Diabetes is one of the top ten leading cause of death in our world today.  According to the International Diabetes Federation (IDF 2019) figures, approximately 463 million people in our world today is living with diabetes. This number is expected to climb to a whopping 700 million by 2045. 

Because of the nature of this disease and its ability to affect almost every organ in our body, it becomes crucial that persons with diabetes are equipped with the skills they need to understand this disease and make the daily and momentarily decisions necessary to keep the blood sugar at target level at least most of the time.

The challenge, however is that a lot of persons with diabetes have challenges achieving this target even though they may be taking medication prescribed by the doctor religiously. The question then remains, what is the reason for this? Why aren’t these medication “not working”? Here are some things to consider

  1. Your meals contradict the effort of the medication
  2. A lot of people take their medication and go on eating the same way they ate before diabetes. Remember these were the same foods that contributed to you having diabetes in the first place so there will be need to address what you eat and how much of what you eat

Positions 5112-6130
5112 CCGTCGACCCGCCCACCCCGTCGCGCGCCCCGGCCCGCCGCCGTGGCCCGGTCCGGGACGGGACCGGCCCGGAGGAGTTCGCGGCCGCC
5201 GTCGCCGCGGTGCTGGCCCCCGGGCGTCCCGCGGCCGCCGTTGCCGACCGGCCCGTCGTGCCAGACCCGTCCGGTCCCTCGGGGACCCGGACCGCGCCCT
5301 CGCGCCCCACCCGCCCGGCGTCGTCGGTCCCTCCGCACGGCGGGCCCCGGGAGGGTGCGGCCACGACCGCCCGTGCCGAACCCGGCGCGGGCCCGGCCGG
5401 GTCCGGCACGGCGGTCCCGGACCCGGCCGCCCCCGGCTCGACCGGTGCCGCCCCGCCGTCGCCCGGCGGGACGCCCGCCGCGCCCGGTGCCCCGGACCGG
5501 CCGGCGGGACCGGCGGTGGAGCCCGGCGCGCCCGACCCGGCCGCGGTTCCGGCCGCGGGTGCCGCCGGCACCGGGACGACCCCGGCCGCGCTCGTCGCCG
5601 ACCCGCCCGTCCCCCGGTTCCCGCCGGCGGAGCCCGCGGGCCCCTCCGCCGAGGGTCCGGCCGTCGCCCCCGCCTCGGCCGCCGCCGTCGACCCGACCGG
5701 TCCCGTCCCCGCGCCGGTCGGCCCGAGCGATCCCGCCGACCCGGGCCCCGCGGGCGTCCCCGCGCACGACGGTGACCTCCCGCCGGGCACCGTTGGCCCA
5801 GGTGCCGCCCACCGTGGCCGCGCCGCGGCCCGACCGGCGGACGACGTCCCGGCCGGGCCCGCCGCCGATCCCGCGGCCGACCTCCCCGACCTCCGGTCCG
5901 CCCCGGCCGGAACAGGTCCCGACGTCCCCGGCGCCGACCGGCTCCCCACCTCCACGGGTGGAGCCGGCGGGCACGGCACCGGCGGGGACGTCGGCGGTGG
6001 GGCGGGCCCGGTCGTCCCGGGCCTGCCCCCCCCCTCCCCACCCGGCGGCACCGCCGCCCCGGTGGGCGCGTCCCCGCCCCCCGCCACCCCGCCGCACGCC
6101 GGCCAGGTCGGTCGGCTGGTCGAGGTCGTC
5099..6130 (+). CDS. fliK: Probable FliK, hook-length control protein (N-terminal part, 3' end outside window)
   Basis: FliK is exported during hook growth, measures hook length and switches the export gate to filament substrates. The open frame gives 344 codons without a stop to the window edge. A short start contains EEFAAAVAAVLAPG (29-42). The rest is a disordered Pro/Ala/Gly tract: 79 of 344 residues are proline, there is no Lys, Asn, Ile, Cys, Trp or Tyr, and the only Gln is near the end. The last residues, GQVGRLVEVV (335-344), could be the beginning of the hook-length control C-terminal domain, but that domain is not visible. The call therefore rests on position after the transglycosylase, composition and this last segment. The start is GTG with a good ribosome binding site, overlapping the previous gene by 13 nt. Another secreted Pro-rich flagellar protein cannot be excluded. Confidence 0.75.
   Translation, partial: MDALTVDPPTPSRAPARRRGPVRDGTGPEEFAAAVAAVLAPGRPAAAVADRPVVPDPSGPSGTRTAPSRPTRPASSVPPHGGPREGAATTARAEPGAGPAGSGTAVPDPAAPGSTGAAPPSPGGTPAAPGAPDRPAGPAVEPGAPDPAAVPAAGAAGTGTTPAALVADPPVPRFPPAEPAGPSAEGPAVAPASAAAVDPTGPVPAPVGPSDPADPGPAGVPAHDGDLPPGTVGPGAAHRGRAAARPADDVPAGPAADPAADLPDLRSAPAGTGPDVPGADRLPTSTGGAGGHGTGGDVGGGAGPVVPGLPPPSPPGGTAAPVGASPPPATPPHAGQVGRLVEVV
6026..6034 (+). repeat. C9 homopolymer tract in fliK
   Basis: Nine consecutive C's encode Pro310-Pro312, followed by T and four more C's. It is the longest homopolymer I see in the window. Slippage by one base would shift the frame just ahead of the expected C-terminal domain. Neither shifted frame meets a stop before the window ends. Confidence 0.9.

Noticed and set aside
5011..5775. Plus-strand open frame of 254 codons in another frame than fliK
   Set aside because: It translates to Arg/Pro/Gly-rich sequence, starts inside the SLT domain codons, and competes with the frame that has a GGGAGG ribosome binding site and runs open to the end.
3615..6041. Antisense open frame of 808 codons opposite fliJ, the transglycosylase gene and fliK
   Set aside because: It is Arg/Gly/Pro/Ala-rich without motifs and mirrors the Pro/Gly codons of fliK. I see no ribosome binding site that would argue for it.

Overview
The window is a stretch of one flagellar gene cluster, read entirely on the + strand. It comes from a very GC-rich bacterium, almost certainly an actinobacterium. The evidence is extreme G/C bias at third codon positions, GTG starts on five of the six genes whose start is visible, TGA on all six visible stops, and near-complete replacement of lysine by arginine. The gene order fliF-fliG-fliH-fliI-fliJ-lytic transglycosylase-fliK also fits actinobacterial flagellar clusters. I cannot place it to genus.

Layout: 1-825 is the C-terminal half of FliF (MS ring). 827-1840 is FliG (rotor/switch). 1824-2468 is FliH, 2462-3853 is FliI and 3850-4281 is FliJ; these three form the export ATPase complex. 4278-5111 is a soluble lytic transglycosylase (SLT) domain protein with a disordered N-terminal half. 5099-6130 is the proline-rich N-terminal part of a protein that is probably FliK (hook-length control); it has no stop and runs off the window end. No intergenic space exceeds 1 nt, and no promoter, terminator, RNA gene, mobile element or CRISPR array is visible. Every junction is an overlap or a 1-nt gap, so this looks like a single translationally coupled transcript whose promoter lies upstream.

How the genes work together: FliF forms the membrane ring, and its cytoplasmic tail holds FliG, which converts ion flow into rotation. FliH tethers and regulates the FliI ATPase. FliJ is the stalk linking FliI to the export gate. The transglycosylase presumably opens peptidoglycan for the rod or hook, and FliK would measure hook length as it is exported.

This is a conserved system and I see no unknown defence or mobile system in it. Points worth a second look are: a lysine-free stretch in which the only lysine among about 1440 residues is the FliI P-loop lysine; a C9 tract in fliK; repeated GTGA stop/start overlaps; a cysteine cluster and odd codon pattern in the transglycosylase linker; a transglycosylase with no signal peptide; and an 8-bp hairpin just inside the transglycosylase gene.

3. Other persons may make changes but still do not understand that some of the things they still eat do contain carbohydrates and will contribute to a spike in blood sugar. Not because it isn’t sweet it doesn’t add sugar to your body
  4. Taking it as prescribed does not always mean that you are taking it correctly

In order to benefit from your medication you need to understand how it works. The medication is taken to work on carbohydrates in the food you eat, therefore, you need to understand how it works so that you can have your meals when the medication is working at its best. The medication will not be effective if your meals do not fall at the time it is working at its best. The actions of both medications and meals must coincide with each other if there is to be any success at managing.

Most persons with diabetes get very little or no exercise or physical activity. Physical activity and exercise cause your muscles to move which helps insulin to do its work of breaking down the amount of sugar in your blood. Aiming for a target of at least 30 minutes of exercise for 5 days a week will go a long way in helping to keep that blood sugar at target range

Stress is known to be a significant contributor to spikes in blood sugar. While we may not be able to get rid of stress, learning to cope with stress is a skill that will also help in achieving and maintaining your goals for diabetes

Diabetes is a condition that you have to be dealing with every moment of your life, therefore, it is crucial that you know what decisions to make at the time you need to make them in order to avoid the complications that are associated with diabetes.

While you may trust your doctor to give you the guidance you need to do this, it may not be realistic as the time spent with your doctor is just not enough to address all of these issues.

That’s where the diabetes educator comes in. We are trained to equip you with these skills you need so that you are more confident in the management of you diabetes and with that are able to realistically achieve the target numbers you expect.

Visit us at amcec.net to book an appointment and lets start the discussion going that will be geared to increasing your chances of living a happy and healthy life